15 Sep 2009

Scientist measures 'virtual water' used in food crops

9:15 am on 15 September 2009

A senior scientist with Plant and Food Research says the emerging debate about "virtual water" will become as significant an issue as greenhouse gas emissions.

Virtual water is the amount of water required to grow, manufacture and market a kilogram of any food product.

Dr Brent Clothier, co-author of a paper on the issue published in this month's Royal Society of New Zealand magazine, says it takes 140 litres of water to produce a cup of coffee.

He says the virtual water in a plate of pasta amounts to 200 litres, mainly due to the irrigation of the wheat crop, according to Australian research.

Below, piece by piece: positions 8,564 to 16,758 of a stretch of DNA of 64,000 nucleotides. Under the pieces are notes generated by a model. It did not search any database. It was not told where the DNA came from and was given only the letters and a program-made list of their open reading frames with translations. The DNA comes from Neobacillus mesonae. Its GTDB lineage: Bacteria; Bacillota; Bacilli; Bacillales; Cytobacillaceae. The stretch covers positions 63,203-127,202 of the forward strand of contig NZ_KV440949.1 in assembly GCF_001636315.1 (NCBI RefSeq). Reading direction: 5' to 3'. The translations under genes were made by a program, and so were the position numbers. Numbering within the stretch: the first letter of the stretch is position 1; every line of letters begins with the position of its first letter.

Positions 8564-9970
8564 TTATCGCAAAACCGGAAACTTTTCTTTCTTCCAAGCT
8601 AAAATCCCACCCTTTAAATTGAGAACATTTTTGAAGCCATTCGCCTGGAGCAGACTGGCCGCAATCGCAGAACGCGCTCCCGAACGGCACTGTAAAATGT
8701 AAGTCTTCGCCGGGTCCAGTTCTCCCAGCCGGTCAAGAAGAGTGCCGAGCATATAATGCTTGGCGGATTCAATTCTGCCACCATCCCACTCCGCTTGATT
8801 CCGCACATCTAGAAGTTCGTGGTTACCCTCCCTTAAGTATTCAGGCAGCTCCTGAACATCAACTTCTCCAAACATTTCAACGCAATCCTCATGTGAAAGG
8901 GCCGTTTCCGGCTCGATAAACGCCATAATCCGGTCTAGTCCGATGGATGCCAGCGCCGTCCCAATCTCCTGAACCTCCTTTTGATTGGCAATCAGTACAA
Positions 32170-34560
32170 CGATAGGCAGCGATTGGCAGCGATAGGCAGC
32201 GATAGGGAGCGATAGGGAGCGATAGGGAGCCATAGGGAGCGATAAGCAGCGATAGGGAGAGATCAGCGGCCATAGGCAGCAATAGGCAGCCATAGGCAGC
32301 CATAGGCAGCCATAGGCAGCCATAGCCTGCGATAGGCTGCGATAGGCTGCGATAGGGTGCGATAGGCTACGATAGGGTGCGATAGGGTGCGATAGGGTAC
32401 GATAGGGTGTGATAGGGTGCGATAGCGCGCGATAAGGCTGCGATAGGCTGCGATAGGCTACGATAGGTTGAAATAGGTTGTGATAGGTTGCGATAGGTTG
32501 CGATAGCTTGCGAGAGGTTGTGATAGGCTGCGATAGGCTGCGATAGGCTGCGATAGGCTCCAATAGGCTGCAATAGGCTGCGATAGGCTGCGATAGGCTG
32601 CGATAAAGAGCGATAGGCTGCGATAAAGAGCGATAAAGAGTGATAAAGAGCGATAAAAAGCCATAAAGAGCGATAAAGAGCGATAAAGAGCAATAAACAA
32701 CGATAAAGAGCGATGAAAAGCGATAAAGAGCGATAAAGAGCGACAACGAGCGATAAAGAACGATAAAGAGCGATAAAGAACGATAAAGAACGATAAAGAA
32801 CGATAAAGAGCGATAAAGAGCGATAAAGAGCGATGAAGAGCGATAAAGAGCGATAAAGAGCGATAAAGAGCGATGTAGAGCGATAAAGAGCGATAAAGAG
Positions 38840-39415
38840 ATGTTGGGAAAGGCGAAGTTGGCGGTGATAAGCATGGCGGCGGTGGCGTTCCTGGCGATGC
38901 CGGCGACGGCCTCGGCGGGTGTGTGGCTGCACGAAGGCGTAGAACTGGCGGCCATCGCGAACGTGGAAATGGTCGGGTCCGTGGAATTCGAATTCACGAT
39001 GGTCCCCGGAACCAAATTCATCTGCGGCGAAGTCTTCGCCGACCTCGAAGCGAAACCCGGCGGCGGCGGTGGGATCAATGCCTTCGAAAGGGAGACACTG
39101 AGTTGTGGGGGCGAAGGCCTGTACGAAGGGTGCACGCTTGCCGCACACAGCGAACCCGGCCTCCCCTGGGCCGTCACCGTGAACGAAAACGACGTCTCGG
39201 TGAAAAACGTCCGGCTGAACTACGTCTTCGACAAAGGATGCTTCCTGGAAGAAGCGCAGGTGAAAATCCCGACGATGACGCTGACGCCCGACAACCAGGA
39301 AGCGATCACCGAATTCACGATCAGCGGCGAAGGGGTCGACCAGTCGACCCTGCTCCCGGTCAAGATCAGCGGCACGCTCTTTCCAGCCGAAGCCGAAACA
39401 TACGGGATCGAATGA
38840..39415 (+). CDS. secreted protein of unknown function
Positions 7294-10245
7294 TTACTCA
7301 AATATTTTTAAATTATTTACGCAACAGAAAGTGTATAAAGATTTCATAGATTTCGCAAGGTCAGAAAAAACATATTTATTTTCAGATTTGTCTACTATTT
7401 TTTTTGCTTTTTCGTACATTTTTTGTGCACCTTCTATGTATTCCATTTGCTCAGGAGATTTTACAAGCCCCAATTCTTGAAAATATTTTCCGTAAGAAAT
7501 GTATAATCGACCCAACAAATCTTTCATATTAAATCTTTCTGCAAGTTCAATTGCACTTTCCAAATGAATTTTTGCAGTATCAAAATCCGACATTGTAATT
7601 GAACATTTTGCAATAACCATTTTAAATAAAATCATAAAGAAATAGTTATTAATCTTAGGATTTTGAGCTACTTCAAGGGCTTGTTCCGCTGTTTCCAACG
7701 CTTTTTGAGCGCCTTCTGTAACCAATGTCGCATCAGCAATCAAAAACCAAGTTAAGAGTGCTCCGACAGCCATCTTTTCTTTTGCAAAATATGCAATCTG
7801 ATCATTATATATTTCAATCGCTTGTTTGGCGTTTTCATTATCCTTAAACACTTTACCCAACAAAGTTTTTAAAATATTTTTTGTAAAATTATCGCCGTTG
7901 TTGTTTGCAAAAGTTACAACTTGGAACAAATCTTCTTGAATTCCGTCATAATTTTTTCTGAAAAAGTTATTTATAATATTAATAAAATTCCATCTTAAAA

Mr Clothier says measuring the virtual water content of export products is a necessary first step to demonstrating, then improving, production efficiency and performance.

While there's little accurate data on the virtual water content of food grown in New Zealand, he says, for apples it's about the same as in the Netherlands and for kiwifruit it's about 20% of that used in Australia.